|Evil plastic - take it off!|
Baltimore’s Morgan State University is diving into the issue of microplastics in the Chesapeake Bay, thanks to a nearly $1 million federal grant.
Morgan State is Maryland’s largest Historically Black University, a research institution along Herring Run in Northeast Baltimore, which leads into Back River.
The $999,999 funding, announced by lawmakers U.S. Senators Chris Van Hollen and Ben Cardin and Congressmen Dutch Ruppersberger, John Sarbanes, and Kweisi Mfume (all D-Md.), focuses on microplastics’ impact on marine ecosystems, with the Chesapeake Bay serving as a model.
Microplastics are very small (less than five millimeters) pieces of plastic debris that can be ingested by marine life, settle on shorelines and in underwater grasses, and even attract other chemicals to carry along with them.
The Chesapeake Bay Program warns that alarming amounts of plastics, often too small to see, are increasingly being found in the Bay. To date, the U.S. Geological Survey has found microplastics in all samples taken at nontidal stations in the Chesapeake watershed—not just the Bay proper, but also its rivers and streams.
With the new funding, Morgan State students will participate in STEM research, and the funding will allow the university to recruit and support students pursing doctoral degrees on this important issue.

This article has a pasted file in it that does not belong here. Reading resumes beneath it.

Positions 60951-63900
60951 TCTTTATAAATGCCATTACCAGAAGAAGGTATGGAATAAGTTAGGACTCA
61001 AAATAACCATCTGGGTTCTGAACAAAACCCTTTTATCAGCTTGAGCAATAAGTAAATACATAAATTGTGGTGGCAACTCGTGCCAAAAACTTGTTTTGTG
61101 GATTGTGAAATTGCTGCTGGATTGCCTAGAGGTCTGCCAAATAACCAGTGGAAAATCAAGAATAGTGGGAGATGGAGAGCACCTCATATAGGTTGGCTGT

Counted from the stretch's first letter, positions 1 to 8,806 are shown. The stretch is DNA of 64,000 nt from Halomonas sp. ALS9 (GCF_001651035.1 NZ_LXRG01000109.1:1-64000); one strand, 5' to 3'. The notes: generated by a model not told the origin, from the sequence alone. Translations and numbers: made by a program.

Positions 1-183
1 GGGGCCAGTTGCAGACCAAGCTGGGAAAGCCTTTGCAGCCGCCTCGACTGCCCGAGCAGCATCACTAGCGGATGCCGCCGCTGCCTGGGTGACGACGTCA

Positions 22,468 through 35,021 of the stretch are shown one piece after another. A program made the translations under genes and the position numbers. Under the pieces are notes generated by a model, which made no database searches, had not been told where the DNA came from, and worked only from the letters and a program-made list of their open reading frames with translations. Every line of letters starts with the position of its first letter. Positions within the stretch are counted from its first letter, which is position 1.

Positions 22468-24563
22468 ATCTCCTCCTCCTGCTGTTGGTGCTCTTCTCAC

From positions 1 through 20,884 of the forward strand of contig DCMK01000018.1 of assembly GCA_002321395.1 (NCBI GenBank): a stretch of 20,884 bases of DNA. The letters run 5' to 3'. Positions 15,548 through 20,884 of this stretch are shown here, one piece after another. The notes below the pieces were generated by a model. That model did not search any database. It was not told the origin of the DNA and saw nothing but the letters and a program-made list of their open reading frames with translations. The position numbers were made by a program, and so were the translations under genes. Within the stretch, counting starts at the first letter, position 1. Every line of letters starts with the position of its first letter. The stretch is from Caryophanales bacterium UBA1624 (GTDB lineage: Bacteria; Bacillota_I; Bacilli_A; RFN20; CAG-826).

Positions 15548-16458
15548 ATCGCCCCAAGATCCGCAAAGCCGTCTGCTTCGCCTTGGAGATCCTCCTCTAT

“This new federal grant funding will help Morgan State University lead the way in microplastics pollution research and accelerate aquatic cleanup efforts. It’s a clear win-win – helping us to improve the health of the Bay while investing in the capabilities of our researchers at Morgan State,” said the lawmakers in a joint statement.
The funding was awarded through the National Science Foundation’s Historically Black Colleges and Universities Research Infrastructure in Science and Engineering (HBCU-RISE) program, which supports STEM research at HBCUs that offer doctoral degrees in science and engineering disciplines.
I was in the business back when they first started about worrying about microplastics in the ocean and in the bay. As far as I know, they've never really demonstrated that microplastics really have any negative effects on biota; they spin theories, but either they never get tested, or they get tested and prove false, and never see the light of day because of the known scientific publishing bias for positive results.
Back when we were looking for materials that were largely inert to contain organisms, we would often choose plastics of various sorts. Mostly, they just don't like the idea that the plastics are there.
The Wombat has Rule 5 Sunday: Hedley Lamarr Presents The Teutonic Titwillow, Lili von Shtupp! ready and willing.